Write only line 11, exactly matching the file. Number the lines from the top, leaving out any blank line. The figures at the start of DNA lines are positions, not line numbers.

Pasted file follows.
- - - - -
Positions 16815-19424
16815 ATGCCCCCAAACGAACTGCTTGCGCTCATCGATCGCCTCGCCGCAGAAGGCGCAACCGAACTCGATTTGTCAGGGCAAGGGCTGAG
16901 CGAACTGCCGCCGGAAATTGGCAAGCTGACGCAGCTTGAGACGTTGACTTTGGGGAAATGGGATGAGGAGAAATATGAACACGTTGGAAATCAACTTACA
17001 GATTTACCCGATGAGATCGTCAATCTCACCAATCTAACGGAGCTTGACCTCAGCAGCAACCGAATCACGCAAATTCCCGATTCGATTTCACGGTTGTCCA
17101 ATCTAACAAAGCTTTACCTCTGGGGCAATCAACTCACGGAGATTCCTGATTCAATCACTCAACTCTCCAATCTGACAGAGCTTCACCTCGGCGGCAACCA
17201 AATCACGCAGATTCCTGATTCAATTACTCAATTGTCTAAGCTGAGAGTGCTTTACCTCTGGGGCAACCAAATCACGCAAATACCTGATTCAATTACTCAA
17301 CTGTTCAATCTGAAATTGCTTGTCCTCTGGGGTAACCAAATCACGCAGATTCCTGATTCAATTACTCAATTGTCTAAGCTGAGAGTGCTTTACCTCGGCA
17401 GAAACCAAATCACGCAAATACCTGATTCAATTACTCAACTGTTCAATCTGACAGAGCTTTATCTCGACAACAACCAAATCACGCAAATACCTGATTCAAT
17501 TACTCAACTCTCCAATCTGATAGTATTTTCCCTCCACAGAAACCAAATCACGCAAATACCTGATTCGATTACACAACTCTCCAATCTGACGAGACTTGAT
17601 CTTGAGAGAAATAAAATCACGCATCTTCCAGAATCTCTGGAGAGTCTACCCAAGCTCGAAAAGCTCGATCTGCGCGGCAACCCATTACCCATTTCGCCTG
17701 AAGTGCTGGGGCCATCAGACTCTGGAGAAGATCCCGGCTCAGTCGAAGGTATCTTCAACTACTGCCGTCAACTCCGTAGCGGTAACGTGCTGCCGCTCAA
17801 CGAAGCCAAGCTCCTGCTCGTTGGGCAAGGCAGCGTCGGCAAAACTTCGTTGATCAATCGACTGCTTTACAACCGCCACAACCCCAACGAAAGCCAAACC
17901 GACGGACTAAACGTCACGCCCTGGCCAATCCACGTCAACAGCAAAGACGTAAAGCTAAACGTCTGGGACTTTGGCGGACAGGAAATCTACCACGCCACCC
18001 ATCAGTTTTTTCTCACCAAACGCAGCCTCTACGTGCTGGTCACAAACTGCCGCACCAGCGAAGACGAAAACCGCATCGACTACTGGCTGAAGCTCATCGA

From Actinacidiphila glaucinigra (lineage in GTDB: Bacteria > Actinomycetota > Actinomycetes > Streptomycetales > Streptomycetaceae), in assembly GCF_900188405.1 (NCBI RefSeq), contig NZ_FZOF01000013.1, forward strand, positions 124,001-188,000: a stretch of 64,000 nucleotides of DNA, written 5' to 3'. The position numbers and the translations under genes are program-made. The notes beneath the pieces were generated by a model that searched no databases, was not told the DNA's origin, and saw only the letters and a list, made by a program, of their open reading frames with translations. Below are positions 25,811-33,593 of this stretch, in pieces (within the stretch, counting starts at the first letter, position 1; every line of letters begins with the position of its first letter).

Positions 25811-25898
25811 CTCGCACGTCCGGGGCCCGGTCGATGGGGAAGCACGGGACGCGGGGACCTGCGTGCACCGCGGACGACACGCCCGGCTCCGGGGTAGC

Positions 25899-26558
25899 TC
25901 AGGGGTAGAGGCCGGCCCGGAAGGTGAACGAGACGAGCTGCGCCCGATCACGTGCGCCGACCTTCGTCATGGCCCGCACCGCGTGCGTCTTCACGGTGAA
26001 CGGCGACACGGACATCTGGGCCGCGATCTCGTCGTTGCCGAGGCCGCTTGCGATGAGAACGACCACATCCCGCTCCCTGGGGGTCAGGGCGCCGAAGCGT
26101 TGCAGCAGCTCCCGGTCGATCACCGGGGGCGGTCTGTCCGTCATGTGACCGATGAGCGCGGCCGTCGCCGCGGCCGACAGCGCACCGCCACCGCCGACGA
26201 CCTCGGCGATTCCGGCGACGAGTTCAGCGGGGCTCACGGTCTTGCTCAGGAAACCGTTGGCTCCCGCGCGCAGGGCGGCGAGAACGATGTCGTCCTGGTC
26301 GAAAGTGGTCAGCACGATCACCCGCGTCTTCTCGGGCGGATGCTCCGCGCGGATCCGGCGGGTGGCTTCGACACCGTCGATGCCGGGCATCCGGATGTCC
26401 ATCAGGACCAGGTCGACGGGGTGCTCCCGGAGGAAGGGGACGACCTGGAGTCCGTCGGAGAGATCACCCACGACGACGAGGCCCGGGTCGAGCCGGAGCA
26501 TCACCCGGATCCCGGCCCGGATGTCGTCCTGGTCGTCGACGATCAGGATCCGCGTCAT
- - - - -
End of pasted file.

17701 AAGTGCTGGGGCCATCAGACTCTGGAGAAGATCCCGGCTCAGTCGAAGGTATCTTCAACTACTGCCGTCAACTCCGTAGCGGTAACGTGCTGCCGCTCAA